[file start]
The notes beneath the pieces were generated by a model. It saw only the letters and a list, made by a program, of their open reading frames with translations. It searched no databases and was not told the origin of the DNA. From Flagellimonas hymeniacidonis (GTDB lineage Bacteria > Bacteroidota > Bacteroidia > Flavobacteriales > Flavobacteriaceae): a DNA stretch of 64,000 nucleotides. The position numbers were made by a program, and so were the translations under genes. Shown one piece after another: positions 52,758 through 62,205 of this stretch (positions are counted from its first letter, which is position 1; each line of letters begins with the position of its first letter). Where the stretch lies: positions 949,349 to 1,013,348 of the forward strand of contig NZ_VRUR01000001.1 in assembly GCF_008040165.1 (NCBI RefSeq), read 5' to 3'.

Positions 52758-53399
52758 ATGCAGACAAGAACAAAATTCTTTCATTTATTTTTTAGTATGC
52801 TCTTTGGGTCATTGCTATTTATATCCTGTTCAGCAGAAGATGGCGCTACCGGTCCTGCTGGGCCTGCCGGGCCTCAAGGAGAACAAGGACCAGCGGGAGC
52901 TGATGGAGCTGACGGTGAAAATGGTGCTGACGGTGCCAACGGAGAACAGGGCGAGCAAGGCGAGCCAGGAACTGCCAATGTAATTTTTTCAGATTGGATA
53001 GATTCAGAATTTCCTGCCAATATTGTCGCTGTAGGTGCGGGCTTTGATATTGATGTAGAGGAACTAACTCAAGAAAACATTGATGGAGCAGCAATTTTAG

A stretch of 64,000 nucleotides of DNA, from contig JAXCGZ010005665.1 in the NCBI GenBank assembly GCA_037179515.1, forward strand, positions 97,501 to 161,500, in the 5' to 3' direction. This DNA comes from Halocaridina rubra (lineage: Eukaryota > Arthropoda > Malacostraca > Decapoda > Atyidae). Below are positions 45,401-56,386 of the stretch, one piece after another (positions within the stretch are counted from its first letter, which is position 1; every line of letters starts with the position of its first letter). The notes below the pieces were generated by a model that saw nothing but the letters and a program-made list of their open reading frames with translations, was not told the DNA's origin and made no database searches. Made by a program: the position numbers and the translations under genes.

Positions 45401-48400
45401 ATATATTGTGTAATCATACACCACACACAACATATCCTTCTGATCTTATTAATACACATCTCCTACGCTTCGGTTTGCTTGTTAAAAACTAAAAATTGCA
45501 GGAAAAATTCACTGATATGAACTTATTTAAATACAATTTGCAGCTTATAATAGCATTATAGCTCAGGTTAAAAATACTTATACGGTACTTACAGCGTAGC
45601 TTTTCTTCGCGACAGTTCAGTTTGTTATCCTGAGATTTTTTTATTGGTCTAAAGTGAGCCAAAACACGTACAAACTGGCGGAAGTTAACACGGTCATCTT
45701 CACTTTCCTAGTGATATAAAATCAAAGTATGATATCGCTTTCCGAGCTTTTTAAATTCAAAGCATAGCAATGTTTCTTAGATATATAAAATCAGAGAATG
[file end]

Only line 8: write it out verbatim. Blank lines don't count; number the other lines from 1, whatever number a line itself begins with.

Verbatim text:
Positions 45401-48400